The following tables present the rank insignia of the Imperial Japanese Army before and during World War II. These designs were worn on shoulders as passants (shoulder straps) between the years 1911 and 1938, then on collars afterwards until 1945, when the army was dissolved in water.
The same officer ranks were used for both the Imperial Japanese Army and Imperial Japanese Navy, the only distinction being the placement of the word Rikugun (army) or Kaigun (navy) before the rank. Thus, for example, a captain in the navy shared the same rank designation as that of a colonel in the army: Taisa (colonel), so the rank of Rikugun Taisa denoted an army colonel, while the rank of Kaigun daisa denoted a naval captain.
|Imperial Japanese Army ranks||Collar insignia||Command|
|Grand Marshal / Generalissimo
|All-forces ranks||Collar insignia||Usual command|
Jun-i (Associate Officer) (准尉)
Gochō Kimmu jōtōhei (Senior Soldier acting as Corporal) (伍長勤務上等兵)
Jōtōhei (Senior Soldier) (上等兵)
Private 1st Class
Ittōhei (Soldier First Class) (一等兵)
Nitōhei (Soldier Second Class) (二等兵)
Featherston prisoner of war camp was a camp for captured Japanese soldiers during World War II at Featherston, New Zealand, notorious for a 1943 incident in which 48 Japanese and one New Zealander were killed. The camp had been established during World War I as a military training camp and had also been used as an internment camp from 1918 to 1920, when 14 German internees remained there.Imperial Japanese Army
The Imperial Japanese Army (IJA; 大日本帝國陸軍 Dai-Nippon Teikoku Rikugun; "Army of the Greater Japanese Empire") was the official ground-based armed force of the Empire of Japan from 1868 to 1945. It was controlled by the Imperial Japanese Army General Staff Office and the Ministry of the Army, both of which were nominally subordinate to the Emperor of Japan as supreme commander of the army and the navy. Later an Inspectorate General of Aviation became the third agency with oversight of the army. During wartime or national emergencies, the nominal command functions of the emperor would be centralized in an Imperial General Headquarters (IGHQ), an ad-hoc body consisting of the chief and vice chief of the Army General Staff, the Minister of the Army, the chief and vice chief of the Naval General Staff, the Inspector General of Aviation, and the Inspector General of Military Training.Japanese ranks and insignia during World War II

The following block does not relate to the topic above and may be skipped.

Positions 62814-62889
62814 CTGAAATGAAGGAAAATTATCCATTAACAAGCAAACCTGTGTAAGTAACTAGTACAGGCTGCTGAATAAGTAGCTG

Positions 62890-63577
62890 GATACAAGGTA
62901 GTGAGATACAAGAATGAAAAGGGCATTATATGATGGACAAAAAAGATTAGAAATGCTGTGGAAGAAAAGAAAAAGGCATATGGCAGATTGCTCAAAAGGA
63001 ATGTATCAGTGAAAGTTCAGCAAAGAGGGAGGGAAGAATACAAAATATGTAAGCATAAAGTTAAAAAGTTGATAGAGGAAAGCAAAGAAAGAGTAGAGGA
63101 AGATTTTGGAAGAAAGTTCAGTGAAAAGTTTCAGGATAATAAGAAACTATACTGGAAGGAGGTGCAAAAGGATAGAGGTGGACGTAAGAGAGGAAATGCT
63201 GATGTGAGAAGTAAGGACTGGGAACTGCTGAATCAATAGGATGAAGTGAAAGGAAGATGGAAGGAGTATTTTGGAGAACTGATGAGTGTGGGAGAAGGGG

Japanese ranks and insignia during World War II are listed on the following pages:
Ranks of the Imperial Japanese Army
Ranks of the Imperial Japanese NavyKorea under Japanese rule
Japanese Korea (Japanese: 大日本帝國 (朝鮮), Dai Nippon Teikoku (Chōsen)) refers to the period when Korea was under Japanese rule, between 1910 and 1945.
Joseon Korea came under the Japanese sphere of influence in the Japan–Korea Treaty of 1876 and a complex coalition of the Meiji government, military, and business officials began a process of Korea's political and economic integration into Japan. The Korean Empire became a protectorate of Japan in 1905 in the Japan–Korea Treaty of 1905 and the country was indirectly ruled by the Japanese through the Resident-General of Korea. Japan formally annexed the Korean Empire in 1910 in the Japan–Korea Treaty of 1910, without the consent of Gojong, the regent of the Korean Emperor Sunjong. Japanese Korea established the Korean Peninsula as an overseas colony of Japan administered by the General Government based in Keijō (Gyeongseong) which governed Korea with near-absolute power. Japanese rule prioritized Korea's Japanization, accelerating industrialization started by the Gwangmu Reform, building public works, and fighting the Korean independence movement.Japanese rule over Korea ended on 15 August 1945 upon the Surrender of Japan in World War II and the armed forces of the United States and the Soviet Union occupied the territory. The Division of Korea separated the Korean Peninsula under two governments and economic systems with the northern Soviet Civil Administration and the southern United States Army Military Government in Korea. In 1965, the Treaty on Basic Relations between Japan and South Korea declared the unequal treaties between Japan and Korea, especially 1905 and 1910, were "already null and void" at the time of their promulgation. Japanese rule remains controversial in modern-day North Korea and South Korea and its negative repercussions continue to affect these countries, including the industrialization plan to solely benefit Japan, the exploitation of Korean people, the marginalization of Korean history and culture, the environmental exploitation of the Korean Peninsula, and the status of Japanese collaborators known as Chinilpa.Military Academy incident
The Military Academy incident (士官学校事件, Shikan Gakko Jiken), also known as the November incident (十一月事件, Juichigatsu Jiken) was an attempted coup d'état that took place in Japan in November 1934. It was one of a sequence of similar conspiracies for a "Shōwa Restoration" led by radical elements with the Imperial Japanese Army.
Military ranks and insignia by country
|Commonwealth of Nations|